Consumer Spending - September 2010
Retail sales in August posted the largest monthly gain since March.
- According to the U.S. Census Bureau, total retail sales increased 0.4 percent and core retail sales (excluding gas, autos, and building supplies) increased 0.6 percent in August.
- Sales at food, clothing, and personal care stores posted fairly large gains over the month, perhaps because of back-to-school sales. Meanwhile, retailers of large-ticket items such as furniture, autos, and electronics posted declines in sales.
Despite the monthly gain, retail sales are still consistent with moderate growth in consumer spending compared with a year earlier.
- According to the U.S. Census Bureau, the pace of growth for retail sales slowed from 5.4 percent in July to 3.6 percent in August on a year-over-year basis.
- Core retail sales (excluding gas, autos, and building supplies) remained at 4.1 percent on a year-over-year basis for the second consecutive month.
Districtwide, consumer spending improved on a year-over-year basis but remains tepid.
- Sales tax revenues for the Southeast were up 1.9 percent in August compared with a year earlier.
Although most states experienced an improvement over the past few months, sales tax revenue remains soft across the Southeast.
- Alabama, Florida, Louisiana, and Tennessee all noticed slightly higher sales tax collections in August compared with a year earlier.
- Mississippi and Georgia experienced declining revenues in August compared with last year, but the rate of decline has been abating over the past several months.
Consumer confidence in the United States and the South remained low in September.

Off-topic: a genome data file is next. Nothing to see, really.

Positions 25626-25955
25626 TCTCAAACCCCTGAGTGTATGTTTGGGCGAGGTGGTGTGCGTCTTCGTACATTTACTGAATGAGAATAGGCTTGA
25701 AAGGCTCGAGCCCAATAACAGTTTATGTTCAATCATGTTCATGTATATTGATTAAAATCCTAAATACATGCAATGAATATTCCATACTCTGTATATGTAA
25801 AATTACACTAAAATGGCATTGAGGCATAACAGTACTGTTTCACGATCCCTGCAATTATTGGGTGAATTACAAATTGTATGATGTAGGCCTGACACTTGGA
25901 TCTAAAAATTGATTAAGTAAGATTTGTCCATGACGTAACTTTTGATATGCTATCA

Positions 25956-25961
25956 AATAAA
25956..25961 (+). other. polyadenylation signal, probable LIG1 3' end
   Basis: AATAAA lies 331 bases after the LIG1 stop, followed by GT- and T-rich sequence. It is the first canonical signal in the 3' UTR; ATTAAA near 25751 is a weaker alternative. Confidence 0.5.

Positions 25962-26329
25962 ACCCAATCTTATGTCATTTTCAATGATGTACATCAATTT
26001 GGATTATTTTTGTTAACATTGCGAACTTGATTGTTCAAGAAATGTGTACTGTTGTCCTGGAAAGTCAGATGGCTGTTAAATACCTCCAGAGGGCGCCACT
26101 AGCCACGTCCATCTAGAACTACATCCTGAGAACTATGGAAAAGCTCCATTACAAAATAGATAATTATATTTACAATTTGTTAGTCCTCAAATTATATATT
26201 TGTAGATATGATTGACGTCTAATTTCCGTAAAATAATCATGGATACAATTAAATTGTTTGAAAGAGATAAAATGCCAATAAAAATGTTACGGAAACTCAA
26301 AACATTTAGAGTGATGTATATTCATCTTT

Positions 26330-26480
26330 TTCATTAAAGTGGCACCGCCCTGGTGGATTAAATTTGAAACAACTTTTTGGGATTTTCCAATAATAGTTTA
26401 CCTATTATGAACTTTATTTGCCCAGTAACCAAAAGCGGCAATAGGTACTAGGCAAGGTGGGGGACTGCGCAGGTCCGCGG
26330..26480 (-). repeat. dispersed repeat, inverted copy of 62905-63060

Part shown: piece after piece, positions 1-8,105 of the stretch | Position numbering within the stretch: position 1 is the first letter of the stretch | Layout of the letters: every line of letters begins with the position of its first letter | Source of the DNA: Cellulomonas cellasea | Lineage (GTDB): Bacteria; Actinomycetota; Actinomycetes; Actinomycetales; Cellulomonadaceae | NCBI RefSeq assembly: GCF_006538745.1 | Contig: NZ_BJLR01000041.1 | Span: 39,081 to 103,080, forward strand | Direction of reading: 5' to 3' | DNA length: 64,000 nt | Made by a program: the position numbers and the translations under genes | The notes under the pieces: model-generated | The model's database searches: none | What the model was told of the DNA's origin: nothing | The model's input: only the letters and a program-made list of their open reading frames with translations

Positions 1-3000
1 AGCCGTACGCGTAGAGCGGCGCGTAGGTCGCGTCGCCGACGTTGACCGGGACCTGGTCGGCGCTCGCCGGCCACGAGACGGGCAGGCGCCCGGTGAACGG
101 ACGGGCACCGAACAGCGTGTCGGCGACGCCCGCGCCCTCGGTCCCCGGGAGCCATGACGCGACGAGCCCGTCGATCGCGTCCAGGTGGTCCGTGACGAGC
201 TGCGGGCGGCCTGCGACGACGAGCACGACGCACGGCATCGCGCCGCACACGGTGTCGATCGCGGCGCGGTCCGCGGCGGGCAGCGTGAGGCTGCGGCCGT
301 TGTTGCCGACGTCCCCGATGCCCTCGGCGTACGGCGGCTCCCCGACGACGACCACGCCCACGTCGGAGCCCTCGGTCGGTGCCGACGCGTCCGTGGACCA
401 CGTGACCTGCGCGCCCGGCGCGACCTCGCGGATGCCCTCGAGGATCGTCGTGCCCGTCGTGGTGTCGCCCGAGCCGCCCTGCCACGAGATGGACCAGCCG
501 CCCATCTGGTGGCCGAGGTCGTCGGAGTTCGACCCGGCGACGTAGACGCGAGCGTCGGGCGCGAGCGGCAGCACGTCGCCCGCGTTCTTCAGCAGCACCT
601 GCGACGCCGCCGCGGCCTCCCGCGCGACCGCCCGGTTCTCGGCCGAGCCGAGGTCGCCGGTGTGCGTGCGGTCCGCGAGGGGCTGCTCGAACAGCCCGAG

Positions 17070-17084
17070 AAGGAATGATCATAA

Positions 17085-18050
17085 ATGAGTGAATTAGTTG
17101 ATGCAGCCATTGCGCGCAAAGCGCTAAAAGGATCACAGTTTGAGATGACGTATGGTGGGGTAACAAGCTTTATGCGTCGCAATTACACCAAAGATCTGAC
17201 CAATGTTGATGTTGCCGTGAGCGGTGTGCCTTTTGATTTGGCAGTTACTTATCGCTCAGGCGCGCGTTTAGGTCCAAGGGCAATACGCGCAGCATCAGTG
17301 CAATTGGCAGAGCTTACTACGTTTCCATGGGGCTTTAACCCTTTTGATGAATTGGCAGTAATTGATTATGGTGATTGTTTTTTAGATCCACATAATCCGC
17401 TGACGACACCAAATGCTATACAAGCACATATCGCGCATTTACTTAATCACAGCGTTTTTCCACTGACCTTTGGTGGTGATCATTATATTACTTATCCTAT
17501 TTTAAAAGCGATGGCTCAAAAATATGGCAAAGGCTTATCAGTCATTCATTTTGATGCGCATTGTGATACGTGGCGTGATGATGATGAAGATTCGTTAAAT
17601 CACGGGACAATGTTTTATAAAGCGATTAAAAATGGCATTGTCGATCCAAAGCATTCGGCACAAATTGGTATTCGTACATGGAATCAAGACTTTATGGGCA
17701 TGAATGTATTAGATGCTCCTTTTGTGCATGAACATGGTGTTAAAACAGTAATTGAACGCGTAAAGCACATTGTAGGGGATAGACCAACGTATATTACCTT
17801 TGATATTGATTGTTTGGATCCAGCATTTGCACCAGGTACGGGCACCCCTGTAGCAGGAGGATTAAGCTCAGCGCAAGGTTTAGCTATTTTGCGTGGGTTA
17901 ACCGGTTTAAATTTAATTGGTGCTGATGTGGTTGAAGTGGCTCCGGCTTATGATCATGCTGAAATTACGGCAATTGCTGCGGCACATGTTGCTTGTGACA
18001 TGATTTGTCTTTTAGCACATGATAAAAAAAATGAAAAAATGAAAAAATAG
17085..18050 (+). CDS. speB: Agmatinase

- According to the University of Michigan's preliminary report, overall consumer confidence fell to the lowest level in a year in September.
- Consumer sentiment increased slightly in the South Census region in September but still remains low.
Tourism activity in the District was mixed in August, and the overall impact of the oil spill on the industry remains unknown.
- Smith Travel Research included six District cities in its list of the top 25 U.S. tourist markets in August. Of those six, only Miami had hotel occupancy rates above the national average of 63.9 in August.
- The extent of the impact of the oil spill on the hospitality industry along the Gulf Coast is still unknown. According to an estimate by Oxford Economics, the effects of the spill on travel could last up to three years and cost the region $22.7 billion.
- A survey conducted by the Knowland Group indicated that 66 percent of hotels along the Gulf Coast reported an increase in room bookings due to the oil spill cleanup.
- Other areas in the District have reported an increase in activity as a result of deflected business from oil-affected areas.
Gaming tax revenues in Mississippi continued to improve in August.
District-assembled vehicle sales in August increased 26 percent from a year earlier, nearly twice the nation's pace.
- District-assembled vehicle sales in August jumped 26 percent from last year, led by rising volumes from Hyundai-Kia, Mercedes, and Nissan.
- Hyundai-Kia sales jumped 86 percent on a year-over-year basis. One-fourth of the company's gains are from sales of the new Kia Sorento crossover.
The pace of District vehicle registrations slowed in July.
- Year over year, District new vehicle registrations in July registered a 14 percent increase in July, a much weaker performance than in previous months.
- Nationally, new vehicle registrations were up 11 percent on a year-over-year basis.